In most cases, you should not put hardwood floors in rooms that see a lot of moisture because they just aren’t designed to withstand water. This is why bathrooms, kitchens, and even basements are not great places for real hardwood floors. The boards will eventually warp and no longer fit the way they should. Floods will damage the boards and you will need to replace them individually as this happens. And, it can be difficult to find individual boards that match the rest of your floor, especially years down the road.

Laminate flooring withstands water and moisture much better than real hardwood flooring, but they are still not recommended for places that get a lot of moisture because it can get between the joints and cause the fiberboard core to swell. You can seal the joints, but you will need to repeat the process every so often to keep its water-resistant qualities. If you have to choose between wooden and laminate floors for a bathroom, kitchen, or basement, laminate is the right choice, but know that you will still run the risk of warping.

Heat Resistance

Both hardwood and laminate flooring can be installed over radiant heating systems, but hardwood floors can shrink when overheated. Laminate floors do not have this problem, so it is recommended that if you have a radiant heat system in your floors, you should use laminate flooring instead of real hardwood flooring to prevent the boards from shrinking. However, the boards will expand again when the temperature is lowered, so if you can handle them shrinking with the heat, the boards themselves will not be damaged.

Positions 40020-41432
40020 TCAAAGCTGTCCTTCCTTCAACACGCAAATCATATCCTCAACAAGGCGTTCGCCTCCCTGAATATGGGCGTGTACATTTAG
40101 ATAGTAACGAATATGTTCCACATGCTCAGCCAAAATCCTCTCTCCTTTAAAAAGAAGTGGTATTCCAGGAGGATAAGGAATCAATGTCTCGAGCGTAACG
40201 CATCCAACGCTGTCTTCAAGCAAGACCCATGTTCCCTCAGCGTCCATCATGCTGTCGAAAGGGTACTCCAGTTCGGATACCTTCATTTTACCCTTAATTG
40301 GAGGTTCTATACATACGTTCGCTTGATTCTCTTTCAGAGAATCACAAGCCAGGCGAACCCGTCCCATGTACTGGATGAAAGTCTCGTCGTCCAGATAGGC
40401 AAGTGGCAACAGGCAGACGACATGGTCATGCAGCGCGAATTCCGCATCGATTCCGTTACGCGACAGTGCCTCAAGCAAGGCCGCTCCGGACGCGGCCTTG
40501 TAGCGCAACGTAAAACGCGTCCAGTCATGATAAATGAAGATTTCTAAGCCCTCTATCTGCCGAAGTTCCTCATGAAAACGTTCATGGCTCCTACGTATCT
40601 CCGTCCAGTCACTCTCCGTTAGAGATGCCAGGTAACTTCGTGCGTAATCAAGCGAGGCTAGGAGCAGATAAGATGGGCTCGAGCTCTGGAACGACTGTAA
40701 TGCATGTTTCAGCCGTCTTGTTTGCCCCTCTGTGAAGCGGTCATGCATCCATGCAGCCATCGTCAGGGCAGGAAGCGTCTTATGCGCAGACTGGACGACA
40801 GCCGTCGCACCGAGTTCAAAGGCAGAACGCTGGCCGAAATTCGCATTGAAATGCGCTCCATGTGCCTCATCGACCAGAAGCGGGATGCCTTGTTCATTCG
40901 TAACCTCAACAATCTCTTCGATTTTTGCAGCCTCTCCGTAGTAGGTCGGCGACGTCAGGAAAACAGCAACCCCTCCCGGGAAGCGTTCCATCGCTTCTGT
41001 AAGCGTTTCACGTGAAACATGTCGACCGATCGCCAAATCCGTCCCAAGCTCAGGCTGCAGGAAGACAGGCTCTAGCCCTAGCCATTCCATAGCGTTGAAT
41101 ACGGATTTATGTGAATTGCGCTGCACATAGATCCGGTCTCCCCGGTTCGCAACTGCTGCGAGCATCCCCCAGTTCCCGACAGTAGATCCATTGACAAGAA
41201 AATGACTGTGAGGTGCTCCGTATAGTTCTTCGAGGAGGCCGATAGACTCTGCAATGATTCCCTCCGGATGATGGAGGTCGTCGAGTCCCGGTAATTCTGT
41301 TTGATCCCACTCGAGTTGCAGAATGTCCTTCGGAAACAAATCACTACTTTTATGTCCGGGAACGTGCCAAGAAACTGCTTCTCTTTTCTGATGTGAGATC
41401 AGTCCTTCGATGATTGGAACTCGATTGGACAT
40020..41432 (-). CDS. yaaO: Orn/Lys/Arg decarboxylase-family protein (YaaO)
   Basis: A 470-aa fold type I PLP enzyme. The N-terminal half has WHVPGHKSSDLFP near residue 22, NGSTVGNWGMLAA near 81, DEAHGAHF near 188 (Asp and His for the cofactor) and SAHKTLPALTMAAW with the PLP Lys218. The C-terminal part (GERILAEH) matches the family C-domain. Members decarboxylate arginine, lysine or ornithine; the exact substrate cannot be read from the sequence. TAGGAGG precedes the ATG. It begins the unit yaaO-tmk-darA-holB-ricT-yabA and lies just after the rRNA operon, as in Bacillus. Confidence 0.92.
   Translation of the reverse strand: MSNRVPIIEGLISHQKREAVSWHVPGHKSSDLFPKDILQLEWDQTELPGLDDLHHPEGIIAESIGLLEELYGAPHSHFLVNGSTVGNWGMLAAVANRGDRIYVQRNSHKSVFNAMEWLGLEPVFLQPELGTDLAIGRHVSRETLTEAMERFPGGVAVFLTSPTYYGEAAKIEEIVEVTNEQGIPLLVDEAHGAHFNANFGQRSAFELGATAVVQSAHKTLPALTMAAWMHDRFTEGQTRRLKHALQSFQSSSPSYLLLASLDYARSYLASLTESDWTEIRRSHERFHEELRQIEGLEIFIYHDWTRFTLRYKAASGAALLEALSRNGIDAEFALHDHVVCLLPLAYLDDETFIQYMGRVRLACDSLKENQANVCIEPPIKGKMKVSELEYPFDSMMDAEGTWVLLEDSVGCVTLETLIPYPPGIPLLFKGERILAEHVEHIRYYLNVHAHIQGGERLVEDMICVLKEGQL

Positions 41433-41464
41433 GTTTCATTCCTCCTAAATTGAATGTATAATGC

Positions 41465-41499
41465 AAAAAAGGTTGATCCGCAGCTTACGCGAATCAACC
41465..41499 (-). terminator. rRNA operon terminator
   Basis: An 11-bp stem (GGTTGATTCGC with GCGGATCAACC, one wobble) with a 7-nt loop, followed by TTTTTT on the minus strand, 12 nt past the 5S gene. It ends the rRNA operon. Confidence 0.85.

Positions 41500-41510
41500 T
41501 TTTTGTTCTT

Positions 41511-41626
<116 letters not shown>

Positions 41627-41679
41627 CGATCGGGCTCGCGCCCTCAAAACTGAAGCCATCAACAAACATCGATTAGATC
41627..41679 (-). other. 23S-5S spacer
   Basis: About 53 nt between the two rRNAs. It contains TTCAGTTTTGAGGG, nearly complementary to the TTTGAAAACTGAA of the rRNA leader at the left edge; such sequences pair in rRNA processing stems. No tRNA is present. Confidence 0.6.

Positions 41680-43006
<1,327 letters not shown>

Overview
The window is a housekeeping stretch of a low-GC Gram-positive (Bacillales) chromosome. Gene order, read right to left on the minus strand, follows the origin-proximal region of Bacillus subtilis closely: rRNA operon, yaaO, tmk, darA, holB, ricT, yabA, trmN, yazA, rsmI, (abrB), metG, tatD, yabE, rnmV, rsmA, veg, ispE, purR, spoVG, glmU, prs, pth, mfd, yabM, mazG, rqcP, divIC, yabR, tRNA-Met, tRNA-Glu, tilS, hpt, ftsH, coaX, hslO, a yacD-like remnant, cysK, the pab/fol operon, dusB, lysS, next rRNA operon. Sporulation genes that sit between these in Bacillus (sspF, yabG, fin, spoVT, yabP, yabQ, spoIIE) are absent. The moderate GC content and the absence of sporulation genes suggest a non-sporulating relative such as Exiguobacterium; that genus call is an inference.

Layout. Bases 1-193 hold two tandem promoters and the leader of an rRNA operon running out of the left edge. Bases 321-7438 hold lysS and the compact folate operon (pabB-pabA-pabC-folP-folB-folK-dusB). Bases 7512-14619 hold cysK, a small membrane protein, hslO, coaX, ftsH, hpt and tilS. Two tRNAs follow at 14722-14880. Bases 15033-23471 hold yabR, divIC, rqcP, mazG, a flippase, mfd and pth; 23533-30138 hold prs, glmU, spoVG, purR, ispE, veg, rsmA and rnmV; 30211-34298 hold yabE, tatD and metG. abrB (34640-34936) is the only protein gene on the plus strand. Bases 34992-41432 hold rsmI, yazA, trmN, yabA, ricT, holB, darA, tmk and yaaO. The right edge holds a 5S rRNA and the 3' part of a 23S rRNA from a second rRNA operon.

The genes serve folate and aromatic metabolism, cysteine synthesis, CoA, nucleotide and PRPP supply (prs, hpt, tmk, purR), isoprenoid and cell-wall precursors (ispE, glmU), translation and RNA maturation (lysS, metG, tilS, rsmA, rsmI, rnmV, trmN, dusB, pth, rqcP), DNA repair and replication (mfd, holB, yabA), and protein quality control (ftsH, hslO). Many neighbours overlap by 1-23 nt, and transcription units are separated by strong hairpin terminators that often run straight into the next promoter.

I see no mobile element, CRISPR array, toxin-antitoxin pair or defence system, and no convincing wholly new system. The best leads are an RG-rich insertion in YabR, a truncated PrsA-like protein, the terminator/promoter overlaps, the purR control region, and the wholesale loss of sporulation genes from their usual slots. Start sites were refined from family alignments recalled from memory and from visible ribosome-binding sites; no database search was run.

Durability and Maintenance

Hardwood floors are more durable than laminate floors, but both will last long. If either gets damaged by water, you will need to replace individual boards or the entire floor, depending on the severity. Both types of flooring are simple to maintain these days, and just require sweeping, vacuuming, and mopping with a special cleaning formula designed for hardwood or laminate floors.


Weighing the pros and cons of laminate versus hardwood floors often concerns aesthetic preferences and cost considerations. Hardwood floors, for example, pair beautifully with accent wall design ideas, enhancing the overall look of spaces like living rooms with their natural charm and warmth.

It comes down to appearance and/or cost, since hardwood floors are more expensive than laminate floors and will compliment the brown couch in the living room. Just be sure to take the time to consider each type of flooring carefully so you get a product you’re happy with.

Luke Hernandez

With a Bachelor’s in Architecture from UCLA, Luke Hernandez has been transforming spaces and providing home improvement advice for over 17 years. He also ran his remodeling firm and contributed to various home improvement magazines. He became a part of various websites in 2016, offering practical, hands-on advice for DIY enthusiasts and homeowners. He is passionate about sustainable building practices and is a weekend rock climber. His previous experience includes managing large-scale construction projects. He also enjoys woodworking and volunteering in community rebuilding projects.